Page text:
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Frisco STYLE Magazine

The Giving Gardener

Mar 01, 2018 ● By Rachael Beaird

Growing up in rural Ark., Marc Baker was no stranger to gardening. It is something he did with both his father and his grandparents, and it is a passion that has followed him into adulthood. He has been very serious about gardening ever since he moved to Texas more than 30 years ago, but it has only been within the last year or so that Mr. Baker has found an even greater purpose for his produce — donating some of the surplus to Frisco Family Services. 

“When I moved to Frisco, I was remodeling my house and the first thing I did was rip out the back deck to make room for a garden,” Mr. Baker says. “Luckily, my neighborhood does not have a homeowner’s association, so I was able to really do with it what I wanted.”

Mr. Baker’s garden is about 10x20 feet and takes up approximately half of his yard. He enjoys as much of the freshly-grown food as he can, but grows much more than he and his wife could ever need. He never wants to waste a scrap of fresh food. “I used to give my surplus to a lot of people at my office, but, unfortunately, I was laid off last year, so I had a lot of extra produce on my hands that I had nothing to do with,” Mr. Baker explains. “Then, I thought about Frisco Family Services and I figured they would enjoy the fresh food even more than me or my old co-workers, so I started donating to them about eight months ago.” 

Frisco Family Services has been serving the Frisco community by helping to fight poverty, hunger and homelessness since its inception in 1994. While the organization can purchase food for their services, they heavily rely on the community and receive about 90 percent of their food through donations.

Ronny Hill, a representative of Frisco Family Services, says, “It is with the help of people like Mr. Baker that we are able to provide help to our community. We are always grateful for a donation to the food pantry, no matter the size.”

The Frisco Family Services Food Pantry is the most used service of the organization and has provided more than 450,000 meals to nearly 3,500 people across the community. (Anyone interested in donating or volunteering with the organization can find out more at 

Over the last eight months, Mr. Baker has been able to donate surpluses about five or six times, depending on the time of year. In the winter, he grows onions, potatoes and beets, so it is a bit of a lighter load in the colder months. But, come spring, he will put in tomatoes and pepper plants such as banana, poblano, bell, jalapenos, etc. He estimates he has about eight tomato plants and between 16 and 20 pepper plants. Then, in late spring/early summer, he will put in black-eyed peas, okra, asparagus and maybe some oregano. He mostly tries to select plants that will “keep on giving,” as he puts it. “Personally, I try to eat as fresh as possible. I cannot tell you how nice it is to be able to walk into your backyard on a Saturday morning and pick fresh peppers and onions to put in an omelet, or to grab some okra to fry for a summer barbecue or even just having fresh tomatoes to dress-up a salad,” Mr. Baker explains. “I can attest that you truly can taste the difference between fresh produce and store-bought.”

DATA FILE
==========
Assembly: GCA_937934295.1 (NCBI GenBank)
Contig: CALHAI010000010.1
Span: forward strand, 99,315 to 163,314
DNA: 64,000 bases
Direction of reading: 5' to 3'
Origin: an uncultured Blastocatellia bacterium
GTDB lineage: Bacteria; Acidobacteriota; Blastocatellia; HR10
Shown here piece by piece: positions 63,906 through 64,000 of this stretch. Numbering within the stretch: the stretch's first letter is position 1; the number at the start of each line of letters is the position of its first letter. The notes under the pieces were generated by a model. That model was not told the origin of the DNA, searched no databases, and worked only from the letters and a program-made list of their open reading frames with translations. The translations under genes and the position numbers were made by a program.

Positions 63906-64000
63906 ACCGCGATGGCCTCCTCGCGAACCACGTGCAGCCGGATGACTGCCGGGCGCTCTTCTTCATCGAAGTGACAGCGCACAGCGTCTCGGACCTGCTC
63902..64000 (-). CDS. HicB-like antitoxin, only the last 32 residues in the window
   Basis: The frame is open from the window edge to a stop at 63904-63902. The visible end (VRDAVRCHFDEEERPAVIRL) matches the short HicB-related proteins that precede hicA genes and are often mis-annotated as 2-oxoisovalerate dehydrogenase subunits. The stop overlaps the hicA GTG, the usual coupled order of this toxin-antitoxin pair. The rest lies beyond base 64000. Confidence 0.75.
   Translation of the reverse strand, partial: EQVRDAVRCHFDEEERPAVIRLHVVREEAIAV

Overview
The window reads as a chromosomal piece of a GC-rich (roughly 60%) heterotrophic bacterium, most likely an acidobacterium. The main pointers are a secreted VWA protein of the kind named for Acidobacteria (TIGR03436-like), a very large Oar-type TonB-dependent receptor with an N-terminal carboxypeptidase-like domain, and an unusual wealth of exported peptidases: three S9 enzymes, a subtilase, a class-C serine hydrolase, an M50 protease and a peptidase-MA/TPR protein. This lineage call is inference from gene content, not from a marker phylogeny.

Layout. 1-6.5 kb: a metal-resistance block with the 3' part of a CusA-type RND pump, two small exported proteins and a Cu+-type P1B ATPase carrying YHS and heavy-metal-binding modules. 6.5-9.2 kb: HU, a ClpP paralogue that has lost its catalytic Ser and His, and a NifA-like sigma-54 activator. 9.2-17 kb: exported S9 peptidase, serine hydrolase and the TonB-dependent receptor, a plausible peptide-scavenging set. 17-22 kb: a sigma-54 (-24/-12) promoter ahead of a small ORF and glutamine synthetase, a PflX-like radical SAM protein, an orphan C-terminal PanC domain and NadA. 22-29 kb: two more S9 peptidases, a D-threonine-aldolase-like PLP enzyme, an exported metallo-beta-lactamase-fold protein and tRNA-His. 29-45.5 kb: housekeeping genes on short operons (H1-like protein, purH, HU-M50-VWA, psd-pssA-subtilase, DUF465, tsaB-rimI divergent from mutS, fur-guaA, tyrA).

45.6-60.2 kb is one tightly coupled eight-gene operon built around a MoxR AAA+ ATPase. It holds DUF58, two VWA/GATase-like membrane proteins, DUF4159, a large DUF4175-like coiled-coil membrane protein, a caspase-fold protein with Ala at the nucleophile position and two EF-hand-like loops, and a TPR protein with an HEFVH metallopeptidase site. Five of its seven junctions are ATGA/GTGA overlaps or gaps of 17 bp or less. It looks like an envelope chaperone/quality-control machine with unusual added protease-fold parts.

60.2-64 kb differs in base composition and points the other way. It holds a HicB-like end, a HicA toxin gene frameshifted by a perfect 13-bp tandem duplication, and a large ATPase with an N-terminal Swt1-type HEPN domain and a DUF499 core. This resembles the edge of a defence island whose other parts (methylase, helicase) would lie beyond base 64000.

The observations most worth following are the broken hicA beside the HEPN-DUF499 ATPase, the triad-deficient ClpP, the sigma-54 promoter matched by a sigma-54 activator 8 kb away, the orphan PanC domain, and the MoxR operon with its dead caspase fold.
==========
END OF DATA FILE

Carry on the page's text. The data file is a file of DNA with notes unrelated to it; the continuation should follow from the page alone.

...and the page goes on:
As soon as he picks from his garden, he tries to cook the food or donate it that day or the day after, at the latest, so it stays as fresh as possible. That is where it can be hard for commercial grocery stores to compete with home-grown produce. When stores are importing fruits and vegetables from places like Mexico or South Texas, there will always be a window of time in storage from the moment it is picked to the time it is actually eaten. For example, the average storage time for an apple in the U.S. is between six and 12 months. They are kept in cold storage with wax seals to prevent them from going bad before they are finally dispersed to supermarkets. Similarly, tomatoes have been successfully kept in storage in the U.S. for up to six weeks before going out for sale. 

“While it is still perfectly safe to eat grocery store produce, it frankly just does not taste as good to me,” Mr. Baker says. “I can really tell a difference in my potatoes, especially. Fresh potatoes are always more firm than those that have been sitting around in a warehouse for months, waiting to be sold.”

While Mr. Baker thoroughly enjoys gardening, he explains it is no easy task. He estimates he spends between seven and 10 hours a week outside tending to his garden. Additionally, he says about two or three times a year he devotes a couple hours a day to just pulling out weeds in the garden. “Occasionally, I will get mice or rats lurking around in my backyard, so I try to be diligent about setting traps and keeping an eye on things. I will say, we have a nice neighborhood cat who helps me control the rodent population around my garden,” Mr. Bakers says with a chuckle. 

Since joining the Frisco community 14 years ago, Mr. Baker has really enjoyed being able to use his love for gardening as a way to not only get more involved in the community, but also to personally help out those in need around him. “Gardening has just always been a part of my life. My parents, their siblings, my grandparents, everyone did it,” Mr. Baker says. “And while it may have somewhat decreased in popularity over the last 50 years, it is just something I cannot imagine not doing. If I am able to do it and help people at the same time, that just makes it even better.”